Dental disease is perhaps the most common affliction vets have to deal with in our small animal patients, writes Paul Freeman.
It is also a ‘hidden’ disease, as cats and dogs are remarkably stoical in putting up with pain, inflammation and infection in their mouths.There is no reason to think that they don’t suffer dental pain in the same way that we humans do, because the number and arrangement of the sensory nerves in the mouths of dogs and cats is remarkably similar to our own.
I have lost count of the number of cases in which the owner has told me that their pet has had a ‘new lease of life’ after having a dental procedure, because the animal is no longer having to put up with the debilitating discomfort caused by bad teeth and inflamed gums. All too often, owners have no idea what is going on in their pet’s mouth, because they don’t look too closely. It is sometimes only when their pet’s bad breath becomes intolerable that they seek our advice, and are then horrified when we lift the pet’s lip or open its mouth to show how bad the teeth and gums are.
A case in point that I saw a few weeks ago was a six-year-old terrier called Bob. His owner had brought him in to see me for his annual vaccination and health check. Examination of the teeth is part of this routine check, and it was clear to me straight away that Bob had a problem. His breath wasn’t the sweetest and he resented me lifting his top lip to examine his teeth, particularly on one side.
Outwardly, he appeared healthy and had a good appetite, but his owner did remark that Bob’s halitosis had got worse recently, and he did not seem as playful as he had been. The client was shocked when I showed him the extent of the inflammation in Bob’s gums, and the way the gums had receded to expose some tooth roots. An appointment was made the next day for Bob to be admitted to have the necessary dental work done.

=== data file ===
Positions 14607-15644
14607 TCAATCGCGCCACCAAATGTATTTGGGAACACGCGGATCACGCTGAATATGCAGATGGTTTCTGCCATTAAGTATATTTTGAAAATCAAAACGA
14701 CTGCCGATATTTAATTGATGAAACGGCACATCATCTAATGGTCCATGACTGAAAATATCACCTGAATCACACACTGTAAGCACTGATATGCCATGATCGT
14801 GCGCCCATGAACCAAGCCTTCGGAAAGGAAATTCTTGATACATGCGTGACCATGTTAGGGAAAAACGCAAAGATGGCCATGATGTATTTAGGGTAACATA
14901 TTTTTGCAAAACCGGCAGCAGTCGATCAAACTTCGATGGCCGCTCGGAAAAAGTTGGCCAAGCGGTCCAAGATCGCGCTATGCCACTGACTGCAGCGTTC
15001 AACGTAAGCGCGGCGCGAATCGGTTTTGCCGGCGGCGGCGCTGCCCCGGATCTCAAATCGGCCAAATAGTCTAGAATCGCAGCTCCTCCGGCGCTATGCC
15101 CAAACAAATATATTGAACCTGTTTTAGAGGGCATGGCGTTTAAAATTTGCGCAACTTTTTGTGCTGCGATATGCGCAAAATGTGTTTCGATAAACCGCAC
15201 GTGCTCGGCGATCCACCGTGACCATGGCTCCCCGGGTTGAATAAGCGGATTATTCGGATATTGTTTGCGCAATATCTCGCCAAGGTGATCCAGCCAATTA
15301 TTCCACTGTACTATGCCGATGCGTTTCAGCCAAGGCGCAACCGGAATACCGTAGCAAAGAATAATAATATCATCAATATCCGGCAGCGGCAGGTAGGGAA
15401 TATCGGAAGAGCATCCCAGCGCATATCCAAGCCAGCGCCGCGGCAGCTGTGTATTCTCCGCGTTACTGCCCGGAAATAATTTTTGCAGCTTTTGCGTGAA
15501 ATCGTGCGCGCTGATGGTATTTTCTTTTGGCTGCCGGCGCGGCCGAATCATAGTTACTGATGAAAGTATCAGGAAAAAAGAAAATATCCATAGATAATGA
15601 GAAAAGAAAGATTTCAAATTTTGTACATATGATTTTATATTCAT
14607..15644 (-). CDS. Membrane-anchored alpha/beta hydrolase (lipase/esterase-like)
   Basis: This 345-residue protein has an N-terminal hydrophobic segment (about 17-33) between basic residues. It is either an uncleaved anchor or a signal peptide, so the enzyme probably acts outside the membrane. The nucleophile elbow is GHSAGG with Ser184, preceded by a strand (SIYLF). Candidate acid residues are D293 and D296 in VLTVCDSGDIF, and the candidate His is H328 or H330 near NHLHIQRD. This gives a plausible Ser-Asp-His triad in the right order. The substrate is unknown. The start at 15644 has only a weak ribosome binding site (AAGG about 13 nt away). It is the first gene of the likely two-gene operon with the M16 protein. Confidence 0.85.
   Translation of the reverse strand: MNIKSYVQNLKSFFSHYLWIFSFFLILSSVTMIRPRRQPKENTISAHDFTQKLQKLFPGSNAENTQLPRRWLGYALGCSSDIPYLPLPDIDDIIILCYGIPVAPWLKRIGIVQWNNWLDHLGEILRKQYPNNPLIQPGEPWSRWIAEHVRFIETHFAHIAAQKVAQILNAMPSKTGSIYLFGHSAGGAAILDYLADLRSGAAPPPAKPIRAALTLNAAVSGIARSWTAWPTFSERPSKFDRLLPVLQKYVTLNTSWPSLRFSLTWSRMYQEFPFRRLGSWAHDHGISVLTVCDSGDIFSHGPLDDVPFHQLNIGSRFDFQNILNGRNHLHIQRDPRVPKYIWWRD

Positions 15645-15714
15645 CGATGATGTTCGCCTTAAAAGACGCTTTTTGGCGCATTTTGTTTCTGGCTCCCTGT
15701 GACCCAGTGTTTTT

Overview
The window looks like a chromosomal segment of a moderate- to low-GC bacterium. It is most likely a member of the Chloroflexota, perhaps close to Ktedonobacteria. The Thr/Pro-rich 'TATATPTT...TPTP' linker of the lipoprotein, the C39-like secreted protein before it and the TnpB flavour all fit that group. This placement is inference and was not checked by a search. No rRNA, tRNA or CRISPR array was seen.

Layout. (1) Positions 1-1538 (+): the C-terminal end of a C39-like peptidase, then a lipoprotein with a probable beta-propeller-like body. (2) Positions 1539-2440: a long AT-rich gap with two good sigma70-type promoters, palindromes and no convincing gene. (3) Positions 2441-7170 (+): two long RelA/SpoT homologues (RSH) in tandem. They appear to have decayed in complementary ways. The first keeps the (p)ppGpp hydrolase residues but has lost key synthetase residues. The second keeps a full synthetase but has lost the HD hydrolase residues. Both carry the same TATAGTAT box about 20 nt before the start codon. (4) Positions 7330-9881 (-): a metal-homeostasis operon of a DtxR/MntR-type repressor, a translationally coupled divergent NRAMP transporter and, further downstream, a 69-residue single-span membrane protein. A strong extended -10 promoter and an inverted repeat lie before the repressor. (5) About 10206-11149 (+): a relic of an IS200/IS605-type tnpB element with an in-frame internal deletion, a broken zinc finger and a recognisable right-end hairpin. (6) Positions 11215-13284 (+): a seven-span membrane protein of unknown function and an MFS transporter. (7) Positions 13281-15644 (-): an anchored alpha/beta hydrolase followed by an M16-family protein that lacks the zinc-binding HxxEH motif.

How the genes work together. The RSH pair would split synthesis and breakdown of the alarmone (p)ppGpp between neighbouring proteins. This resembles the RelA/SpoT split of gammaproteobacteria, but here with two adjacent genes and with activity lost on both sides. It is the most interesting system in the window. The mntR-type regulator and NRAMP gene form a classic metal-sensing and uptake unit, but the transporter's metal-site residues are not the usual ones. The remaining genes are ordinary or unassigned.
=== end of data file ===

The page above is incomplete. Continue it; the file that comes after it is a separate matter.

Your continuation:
Bob duly arrived at 9am the next day. As instructed, he had not been fed that morning, in readiness for his general anaesthetic. He was given a sedative pre-med injection and installed in his comfortable heated kennel. When his turn came to be anaesthetised, he proved to be an excellent patient, and sat very still on the table while the intravenous anesthetic drug was injected.
He drifted into unconsciousness and an endotracheal tube was immediately passed down his windpipe and then connected to the gas anaesthetic machine. I then set to with the ultrasonic de-scaler, removing all the plaque and hard brown tartar from Bob’s teeth. The peri-odontal disease had caused the gums to recede severely around four teeth, allowing rotten food to collect around the tooth roots. These four teeth were beyond redemption, so had to be removed with the aid of dental elevators and an air-turbine dental machine. The remaining 38 teeth were then polished.
Bob was back on his feet within half an hour of the end of the procedure. He went home three hours later, after his owner had been shown how to clean his teeth with meat-flavoured canine dental paste. This daily routine is by far the most effective way to stop peri-odontal disease, and most dogs and even cats will accept this and even come to enjoy it.
I remember my old collie would come and sit beside me when I was brushing my own teeth, and would not let me out of the bathroom until I had done hers as well!
I saw Bob again last week, and was pleased to see that his gingivitis had disappeared, his halitosis had gone and his teeth were gleaming. But most satisfying was his owner’s comment that Bob seemed much brighter, was back to his old self and was playing like a two-year-old again.